Nationwide chief slams conversions

Click to follow
The head of Britain's largest remaining mutually owned building society launched a scathing attack yesterday on the "illusion of wealth" that conversion windfalls had created. Brian Davis, chief executive of Nationwide, confirmed the society's commitment to mutuality and said he was confident of fighting off a challenge from rebel members who were trying to push through a flotation of the society.

He said: "Conversion does not create wealth. It is like a conjuror pulling rabbits out of a hat. We are all amused by the trick but no one believes he has created anything. The societies that have become banks have spent pounds 500m of their customers' money on the conversions."

Profits at Nationwide slumped last year as it carried out its promise of returning pounds 200m to its members through keener savings and mortgage rates than its demutualising peers. Mr Davis said: "Our competitors would love us to convert but we intend to stay on as a building society and bring them increasing competition."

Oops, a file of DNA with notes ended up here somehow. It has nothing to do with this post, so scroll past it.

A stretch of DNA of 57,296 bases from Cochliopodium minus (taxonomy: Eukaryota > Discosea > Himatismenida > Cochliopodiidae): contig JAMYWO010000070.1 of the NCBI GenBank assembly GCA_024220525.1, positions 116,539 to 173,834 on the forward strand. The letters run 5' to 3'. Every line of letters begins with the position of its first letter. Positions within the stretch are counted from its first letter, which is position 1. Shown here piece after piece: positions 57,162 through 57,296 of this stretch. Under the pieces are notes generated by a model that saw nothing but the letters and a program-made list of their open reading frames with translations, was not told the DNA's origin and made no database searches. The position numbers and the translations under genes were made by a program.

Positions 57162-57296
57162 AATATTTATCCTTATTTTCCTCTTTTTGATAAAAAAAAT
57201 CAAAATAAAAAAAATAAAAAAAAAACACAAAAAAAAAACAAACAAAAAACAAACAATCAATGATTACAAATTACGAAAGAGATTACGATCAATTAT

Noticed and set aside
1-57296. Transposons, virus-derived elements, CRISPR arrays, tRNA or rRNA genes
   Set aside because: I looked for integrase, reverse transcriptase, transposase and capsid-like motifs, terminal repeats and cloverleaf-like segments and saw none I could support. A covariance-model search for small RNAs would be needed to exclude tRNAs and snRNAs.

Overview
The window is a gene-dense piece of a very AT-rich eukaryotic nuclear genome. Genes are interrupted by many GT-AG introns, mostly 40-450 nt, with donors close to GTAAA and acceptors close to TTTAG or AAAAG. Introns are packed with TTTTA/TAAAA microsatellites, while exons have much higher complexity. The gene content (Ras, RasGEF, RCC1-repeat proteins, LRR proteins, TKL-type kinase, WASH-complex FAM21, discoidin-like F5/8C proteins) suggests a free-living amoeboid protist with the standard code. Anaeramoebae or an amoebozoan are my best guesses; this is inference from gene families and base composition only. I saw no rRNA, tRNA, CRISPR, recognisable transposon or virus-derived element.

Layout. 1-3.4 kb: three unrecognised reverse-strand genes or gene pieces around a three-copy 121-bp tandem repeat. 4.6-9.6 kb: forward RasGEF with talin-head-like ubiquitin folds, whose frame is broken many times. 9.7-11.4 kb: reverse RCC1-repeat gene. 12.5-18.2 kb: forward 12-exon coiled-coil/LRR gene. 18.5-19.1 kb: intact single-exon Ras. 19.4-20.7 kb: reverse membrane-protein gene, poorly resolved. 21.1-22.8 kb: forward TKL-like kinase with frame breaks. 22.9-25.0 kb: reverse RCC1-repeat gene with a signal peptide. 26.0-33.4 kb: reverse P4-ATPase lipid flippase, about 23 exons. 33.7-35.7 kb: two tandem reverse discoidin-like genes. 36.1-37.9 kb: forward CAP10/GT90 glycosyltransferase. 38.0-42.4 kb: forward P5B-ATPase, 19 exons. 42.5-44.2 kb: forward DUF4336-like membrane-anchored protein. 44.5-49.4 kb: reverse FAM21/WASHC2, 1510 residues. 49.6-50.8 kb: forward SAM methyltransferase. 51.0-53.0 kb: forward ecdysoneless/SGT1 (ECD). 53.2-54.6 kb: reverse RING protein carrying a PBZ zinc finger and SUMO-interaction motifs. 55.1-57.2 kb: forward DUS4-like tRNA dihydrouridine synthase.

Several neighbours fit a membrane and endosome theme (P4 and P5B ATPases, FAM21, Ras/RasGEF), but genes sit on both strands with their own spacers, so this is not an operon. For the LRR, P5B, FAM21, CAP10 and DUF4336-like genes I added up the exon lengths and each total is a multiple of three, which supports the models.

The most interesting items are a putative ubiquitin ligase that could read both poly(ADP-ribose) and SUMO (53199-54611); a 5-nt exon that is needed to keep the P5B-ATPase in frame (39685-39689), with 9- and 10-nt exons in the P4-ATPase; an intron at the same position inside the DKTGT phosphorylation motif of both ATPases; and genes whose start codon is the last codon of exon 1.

The society said it had returned the funds while improving its balance sheet strength, improving its efficiency and increasing its share of the mortgage lending market. It was confident that record would allow it to see off a challenge at its annual meeting from a group of carpet- bagging dissidents. The rebels are attempting to have five of their number appointed to Nationwide's board and to push through a flotation or takeover of the society. They are promising members handouts of at least pounds 1,000.

Nationwide announced 18 months ago it was committed to remaining a mutual society and yesterday restated its intention to put the interests of customers first. With more than 7 million customers and 685 branches, Nationwide is the country's leading building society following the flotation of Halifax.

Announcing pre-tax profits of pounds 264.8m for the year to April, a 33 per cent reduction on the previous year's pounds 395.6m, Mr Davis spoke out strongly for the mutual movement: "We can occasionally look beyond personal greed and are committed to rewarding our customers with tangible long-term benefits. Over a period which has seen many institutions abandoning their mutual status, I am delighted with the role Nationwide has played in preserving real choice and competition."

Mr Davis said the attractions of the Nationwide offer had been made clear since the release of funds that had been locked into rival societies in the run-up to their flotations. Around pounds 700m of savings had flowed into Nationwide accounts in May. The average deposit of pounds 11,000 suggested savers were not carpet-baggers seeking the next windfall, Mr Davis said.